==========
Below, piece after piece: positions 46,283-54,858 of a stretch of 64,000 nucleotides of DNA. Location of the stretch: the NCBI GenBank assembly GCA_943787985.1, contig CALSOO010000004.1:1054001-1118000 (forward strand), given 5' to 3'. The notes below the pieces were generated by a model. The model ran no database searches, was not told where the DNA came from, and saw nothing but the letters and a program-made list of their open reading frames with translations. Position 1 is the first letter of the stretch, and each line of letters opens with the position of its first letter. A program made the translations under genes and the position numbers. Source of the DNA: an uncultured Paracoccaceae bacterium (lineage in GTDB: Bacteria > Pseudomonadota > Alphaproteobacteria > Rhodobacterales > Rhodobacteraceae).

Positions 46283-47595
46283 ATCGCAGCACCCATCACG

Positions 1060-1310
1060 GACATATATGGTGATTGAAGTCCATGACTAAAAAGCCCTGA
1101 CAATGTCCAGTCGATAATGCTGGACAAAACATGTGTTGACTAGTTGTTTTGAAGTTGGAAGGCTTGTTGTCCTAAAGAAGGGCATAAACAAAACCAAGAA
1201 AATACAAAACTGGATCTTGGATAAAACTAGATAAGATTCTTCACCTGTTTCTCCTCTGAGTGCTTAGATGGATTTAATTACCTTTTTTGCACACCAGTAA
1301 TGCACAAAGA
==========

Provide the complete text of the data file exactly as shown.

Below, piece after piece: positions 46,283-54,858 of a stretch of 64,000 nucleotides of DNA. Location of the stretch: the NCBI GenBank assembly GCA_943787985.1, contig CALSOO010000004.1:1054001-1118000 (forward strand), given 5' to 3'. The notes below the pieces were generated by a model. The model ran no database searches, was not told where the DNA came from, and saw nothing but the letters and a program-made list of their open reading frames with translations. Position 1 is the first letter of the stretch, and each line of letters opens with the position of its first letter. A program made the translations under genes and the position numbers. Source of the DNA: an uncultured Paracoccaceae bacterium (lineage in GTDB: Bacteria > Pseudomonadota > Alphaproteobacteria > Rhodobacterales > Rhodobacteraceae).

Positions 46283-47595
46283 ATCGCAGCACCCATCACG

Positions 1060-1310
1060 GACATATATGGTGATTGAAGTCCATGACTAAAAAGCCCTGA
1101 CAATGTCCAGTCGATAATGCTGGACAAAACATGTGTTGACTAGTTGTTTTGAAGTTGGAAGGCTTGTTGTCCTAAAGAAGGGCATAAACAAAACCAAGAA
1201 AATACAAAACTGGATCTTGGATAAAACTAGATAAGATTCTTCACCTGTTTCTCCTCTGAGTGCTTAGATGGATTTAATTACCTTTTTTGCACACCAGTAA
1301 TGCACAAAGA